18
F1973
23d

Got a job offer... Long story...

Now I need guidance...

I am being paid X at current employer.
Pros:
- Stability
- Trust and culture
- Product knowledge and rapport with peers
- Live at home so no extra expenses

Cons:
- B2B (which is affecting career trajectory)

I got an offer of 123% from new employer
Pros:
- B2C Payments domain (long term benefits in career)

Cons:
- Okay-ish hike (I would still be underpaid per various levels)
- Different city so adding expenses will bring me to near about current salary
- New place so have to build the trust
- Glassdoor says culture could be toxic

Now my paint points:
1. Immediate need for salary growth
2. Long term career I can build myself
3. Need a salary runway until I can score a decent brand/job with good work/domain

Now my manager said they are giving me a promotion with a salary hike as per my employer brand. So this hike range would be 100% of X to 400% of X.

My question:
1. Shall I go for retention at current employer getting a counter offer from them and build myself a runway?

2. Shall I take a leap of faith for long term compromising my immediate need of salary and take up the new job?

Doing the first will make me spoof the new offer letter a bit to bargain well with my employer, else they would not give me a decent raise.

Doing the second for long term, my past experience says long term strategy didn't work as I applied it and I am facing the heat now.

What should be my approach in this Pandemic situation considering my current employer is bigger brand than my next and there is a probation of 6 months (which is quite scary in current times).

P.S.: Meanwhile all this happens, I am talking to other great companies too.

Comments
  • 1
  • 0
    @SoldierOfCode @010001111

    @TheAbbie who else are our regulars?
  • 2
  • 2
    Most of this is about predicting the future and personal preference I suspect.

    Can't really predict the future at the new place...

    But we can ask do you want to move?
  • 12
    A good job is rarer than a well paid job.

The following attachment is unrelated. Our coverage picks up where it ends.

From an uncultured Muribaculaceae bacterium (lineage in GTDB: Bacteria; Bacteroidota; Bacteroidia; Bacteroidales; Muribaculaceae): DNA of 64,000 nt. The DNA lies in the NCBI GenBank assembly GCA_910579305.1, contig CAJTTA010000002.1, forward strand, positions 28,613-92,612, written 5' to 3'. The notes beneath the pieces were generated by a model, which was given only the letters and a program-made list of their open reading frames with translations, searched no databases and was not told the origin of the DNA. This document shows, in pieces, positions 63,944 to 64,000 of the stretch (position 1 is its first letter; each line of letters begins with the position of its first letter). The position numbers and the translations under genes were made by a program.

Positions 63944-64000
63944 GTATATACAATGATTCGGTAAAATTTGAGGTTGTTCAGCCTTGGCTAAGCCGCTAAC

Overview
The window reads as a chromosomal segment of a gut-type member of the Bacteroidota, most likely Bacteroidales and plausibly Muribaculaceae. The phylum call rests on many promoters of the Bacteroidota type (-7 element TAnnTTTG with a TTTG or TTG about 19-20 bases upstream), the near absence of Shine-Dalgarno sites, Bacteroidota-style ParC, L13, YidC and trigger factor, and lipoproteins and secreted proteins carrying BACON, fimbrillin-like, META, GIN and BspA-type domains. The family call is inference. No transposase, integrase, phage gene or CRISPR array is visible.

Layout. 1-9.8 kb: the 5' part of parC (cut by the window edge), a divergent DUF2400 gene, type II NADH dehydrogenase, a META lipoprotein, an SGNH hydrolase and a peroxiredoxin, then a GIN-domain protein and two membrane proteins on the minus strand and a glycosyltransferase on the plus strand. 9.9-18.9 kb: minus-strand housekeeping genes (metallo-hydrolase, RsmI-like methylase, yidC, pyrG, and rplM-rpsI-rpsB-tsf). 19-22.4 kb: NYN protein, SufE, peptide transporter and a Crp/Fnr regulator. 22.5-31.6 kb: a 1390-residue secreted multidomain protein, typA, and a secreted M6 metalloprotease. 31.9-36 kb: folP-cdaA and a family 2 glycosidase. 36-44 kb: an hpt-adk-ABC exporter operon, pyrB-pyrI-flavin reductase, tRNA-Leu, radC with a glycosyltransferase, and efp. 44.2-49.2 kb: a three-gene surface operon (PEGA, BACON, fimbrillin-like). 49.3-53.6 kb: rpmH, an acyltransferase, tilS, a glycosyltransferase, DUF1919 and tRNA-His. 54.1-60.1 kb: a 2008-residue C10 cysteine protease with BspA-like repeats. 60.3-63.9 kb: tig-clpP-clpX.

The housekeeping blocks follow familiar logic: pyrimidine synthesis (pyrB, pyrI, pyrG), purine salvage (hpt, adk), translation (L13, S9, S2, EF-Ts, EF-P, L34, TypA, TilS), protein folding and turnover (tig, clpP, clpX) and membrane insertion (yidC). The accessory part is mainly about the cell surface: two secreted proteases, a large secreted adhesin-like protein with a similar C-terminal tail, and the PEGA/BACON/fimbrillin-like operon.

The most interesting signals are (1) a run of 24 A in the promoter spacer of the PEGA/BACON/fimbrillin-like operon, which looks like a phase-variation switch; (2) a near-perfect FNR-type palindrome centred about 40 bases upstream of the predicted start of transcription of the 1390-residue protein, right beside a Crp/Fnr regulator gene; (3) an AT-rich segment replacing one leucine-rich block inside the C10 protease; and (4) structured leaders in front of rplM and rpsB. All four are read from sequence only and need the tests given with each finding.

• 1
    @N00bPancakes Was about to tag you..

    Looking at current situation and long term, I think I can score better and when markets open up things would be easier.

    I would want to stay (provided current employers pays me market standards/what I am asking, which they can easily).
  • 0
    @jespersh What should I infer?
  • 1
    @F1973 I'm subscribed to your rants, so I already read it, but honestly I have no idea, I don't want to give advice on things I don't know about, but I thinks in the pandemic it's safer to stay in your current position, normally I'd go for long term over short term, but now with pandemic short term is more important in my opinion.
    But as I said, I literally know nothing about this, especially since country, culture, economy and stuff like that play a huge role in this and I don't live anywhere near India sooo...
  • 1
    @SoldierOfCode I am humbled... Thank you for subscribing.

    Yes, I understand but I value your opinion and I want to know your opinion.
  • 11
    The best pattern I’ve found when fielding an offer is to take it to your current employer. If they don’t counter, they don’t like or want you; move on. If they like you, they’ll counter.

    If the counter is higher, take it to the other company. They’ll match or counter.

    If the other company doesn’t counter, your current still offered you a nice raise/promotion. If you like working there, you can accept and everything is a little better.

    If they do counter, take it to your current company and tell them you really want to stay because you enjoy working with them, like them personally, like the company, etc. but it’s difficult to turn down. They will probably counter again; if they do, take it.

    You could continue, but that’s being kind of a tosser. 😅 Enjoy your double/triple raise and a maybe promotion!

    Or if you really want a change of scenery, take the other offer.
  • 2
    @Root I am thinking about the same. If they really value me and they will retain me for all so much I have given to this company.
  • 4
    I can't say as much but while I do put money (as in, being able to live a normal life) first, having a good company culture and such is freaking important for me.
  • 2
    @Root I’ve always had the opinion that counter offers are always made with an air of resentment. We were exploiting you, we cannot exploit you as hard any longer. We want to find someone to replace you that we can exploit at previous levels.